With online scams continuously on the rise, it’s crucial to be aware of the different types of pet scams. Often times, people are lured in by seeing a cute puppy or other pet for sale, only to find out it’s actually a scam. To avoid falling for a pet scam, it’s best to educate yourself on the warning signs of a typical online pet scam.
Two commons questions are how do pet and puppy scams actually work and how do scammers get away with it? They usually publish these types of scams on a few different platforms:
- Posts and ads on bogus websites
- Fraudulent listings on Craigslist or eBay
- Phony social media posts
A post or website may appear credible at first and could include photos of the supposed animal for sale, along with details about the pet’s background and story — all with a fairly reasonable price tag that seems like a great deal.
The Warning Signs of a Typical Online Pet Scam
- Free Pets Available Now: A pet scam begins with a buyer searching online for pets or puppies that are for sale and are available immediately. In most cases, the seller will offer the pet for free and then ship the pet directly to them for a discounted price.
- Common Reasons for the Sale: Scammers almost always include a reason for the sale that sounds valid and believable. Such as, they are only giving the pet away because their child has passed away, they started a new job and cannot provide enough attention to the animal due to their hours, or their new house does not allow pets.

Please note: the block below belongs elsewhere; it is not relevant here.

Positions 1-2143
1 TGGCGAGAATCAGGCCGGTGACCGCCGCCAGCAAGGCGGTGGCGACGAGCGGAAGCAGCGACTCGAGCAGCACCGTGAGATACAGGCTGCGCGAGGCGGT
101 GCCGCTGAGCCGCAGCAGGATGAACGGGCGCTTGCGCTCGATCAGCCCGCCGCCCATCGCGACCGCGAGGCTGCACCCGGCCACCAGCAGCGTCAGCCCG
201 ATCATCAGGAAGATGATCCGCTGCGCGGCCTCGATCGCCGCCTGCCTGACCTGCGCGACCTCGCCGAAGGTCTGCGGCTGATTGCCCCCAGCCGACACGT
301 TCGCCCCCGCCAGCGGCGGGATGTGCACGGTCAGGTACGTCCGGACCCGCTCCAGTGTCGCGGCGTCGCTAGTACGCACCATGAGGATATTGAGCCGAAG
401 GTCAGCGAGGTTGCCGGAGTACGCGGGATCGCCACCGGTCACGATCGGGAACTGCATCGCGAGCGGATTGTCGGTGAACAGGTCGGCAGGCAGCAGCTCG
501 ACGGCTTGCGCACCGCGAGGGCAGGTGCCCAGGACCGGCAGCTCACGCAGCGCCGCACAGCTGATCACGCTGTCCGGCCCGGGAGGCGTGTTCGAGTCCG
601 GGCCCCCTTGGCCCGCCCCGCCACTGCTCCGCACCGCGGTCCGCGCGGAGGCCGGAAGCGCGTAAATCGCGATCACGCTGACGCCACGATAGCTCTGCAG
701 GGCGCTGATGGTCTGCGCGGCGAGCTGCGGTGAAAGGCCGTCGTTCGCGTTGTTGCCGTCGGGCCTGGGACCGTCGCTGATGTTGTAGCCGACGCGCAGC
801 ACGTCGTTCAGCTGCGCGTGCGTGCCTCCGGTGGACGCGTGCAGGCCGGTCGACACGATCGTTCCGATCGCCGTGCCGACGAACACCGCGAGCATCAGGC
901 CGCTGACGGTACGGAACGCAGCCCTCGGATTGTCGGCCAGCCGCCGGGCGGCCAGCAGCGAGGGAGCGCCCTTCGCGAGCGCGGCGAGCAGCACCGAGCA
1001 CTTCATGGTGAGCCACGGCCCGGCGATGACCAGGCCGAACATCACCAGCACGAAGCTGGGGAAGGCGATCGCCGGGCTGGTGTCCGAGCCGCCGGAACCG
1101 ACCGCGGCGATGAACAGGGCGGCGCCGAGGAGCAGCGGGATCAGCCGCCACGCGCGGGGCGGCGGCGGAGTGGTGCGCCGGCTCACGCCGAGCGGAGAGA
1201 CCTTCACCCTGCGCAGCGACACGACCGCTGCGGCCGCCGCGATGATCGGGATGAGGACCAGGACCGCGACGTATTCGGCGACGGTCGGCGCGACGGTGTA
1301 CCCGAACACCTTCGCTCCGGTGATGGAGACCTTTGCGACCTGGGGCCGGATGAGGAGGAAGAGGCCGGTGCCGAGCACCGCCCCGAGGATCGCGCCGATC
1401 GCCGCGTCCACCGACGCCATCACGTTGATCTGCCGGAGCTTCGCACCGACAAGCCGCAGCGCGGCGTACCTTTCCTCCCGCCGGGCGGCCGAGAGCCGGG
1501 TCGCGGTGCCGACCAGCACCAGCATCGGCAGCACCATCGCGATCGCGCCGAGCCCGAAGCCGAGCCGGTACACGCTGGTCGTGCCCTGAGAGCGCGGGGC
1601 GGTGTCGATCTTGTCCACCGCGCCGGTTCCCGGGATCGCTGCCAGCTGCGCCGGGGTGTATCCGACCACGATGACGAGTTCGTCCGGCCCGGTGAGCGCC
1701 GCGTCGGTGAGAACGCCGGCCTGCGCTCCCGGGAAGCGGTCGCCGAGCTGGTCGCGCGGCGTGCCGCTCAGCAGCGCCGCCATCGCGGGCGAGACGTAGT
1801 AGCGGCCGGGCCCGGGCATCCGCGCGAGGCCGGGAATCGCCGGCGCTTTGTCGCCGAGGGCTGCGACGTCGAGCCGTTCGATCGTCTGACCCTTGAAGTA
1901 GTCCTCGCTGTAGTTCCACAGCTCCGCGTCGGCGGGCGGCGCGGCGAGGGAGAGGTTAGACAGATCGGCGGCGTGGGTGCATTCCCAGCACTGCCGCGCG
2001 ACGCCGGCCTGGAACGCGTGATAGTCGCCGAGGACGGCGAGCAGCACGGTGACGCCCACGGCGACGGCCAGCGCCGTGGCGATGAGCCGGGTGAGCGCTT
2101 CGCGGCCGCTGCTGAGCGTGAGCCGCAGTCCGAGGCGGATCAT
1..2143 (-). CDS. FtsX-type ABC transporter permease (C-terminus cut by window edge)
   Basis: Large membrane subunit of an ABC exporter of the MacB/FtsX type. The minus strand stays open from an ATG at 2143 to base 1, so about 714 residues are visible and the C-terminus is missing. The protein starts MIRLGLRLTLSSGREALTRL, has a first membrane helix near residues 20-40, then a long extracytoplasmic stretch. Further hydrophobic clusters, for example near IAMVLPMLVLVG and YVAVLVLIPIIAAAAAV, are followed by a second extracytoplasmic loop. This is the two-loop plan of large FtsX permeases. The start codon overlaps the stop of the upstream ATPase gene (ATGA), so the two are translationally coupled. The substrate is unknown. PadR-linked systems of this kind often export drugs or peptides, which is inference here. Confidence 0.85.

- Additional Fees: Once you commit to the sale, the scammer will send paperwork prior to delivery that requests additional money. They’ll mention it’s for the required temperature-controlled crate, shipping insurance, additional paperwork or shots, etc. Sometimes, they even go as far as setting up alternate email accounts or websites to look like an airline or shipping company. Then they’ll try to convince you that if you do not send them money, they will report you to the authorities for animal abandonment. Don’t fall for it!
How to Avoid a Pet or Puppy Scammer
If you are set on finding the perfect pet for your family, you must practice caution and a healthy dose of skepticism! It has become even easier for scammers and cybercriminals to target people based on their interests, promising something that you’ll never receive, and cheating you out of your money before you can realize what’s happening.
To avoid an online pet scam, follow these tips:
- Find a local breeder, animal shelter or rescue organization
- Schedule time to meet in-person
- Refer to a puppy scammer list – a website that retains up-to-date lists of all known pet scams in the U.S.
- If you are looking for a specific breed or animal, begin by searching for the average cost of purchase or adoption as well as average care costs, such as vaccination, veterinary and adoption fees. This will help you flag suspicious sellers that demand exorbitant costs
- Do not ever agree to pay before you actually have the puppy or animal in your possession — even if the seller promises to send it to you right away
- Never pay by gift card, wire transfer or payment app to someone you've never met in person. Legitimate businesses and nonprofit organizations would never ask for payment this way, and credible independent breeders or sellers should offer different payment methods
If you come across a pet scam, report it immediately! Submit a report to the Federal Trade Commission (FTC). To learn more and ask questions about a company, email, website or if you feel you have been scammed, visit the International Pet and Animal Transportation Association.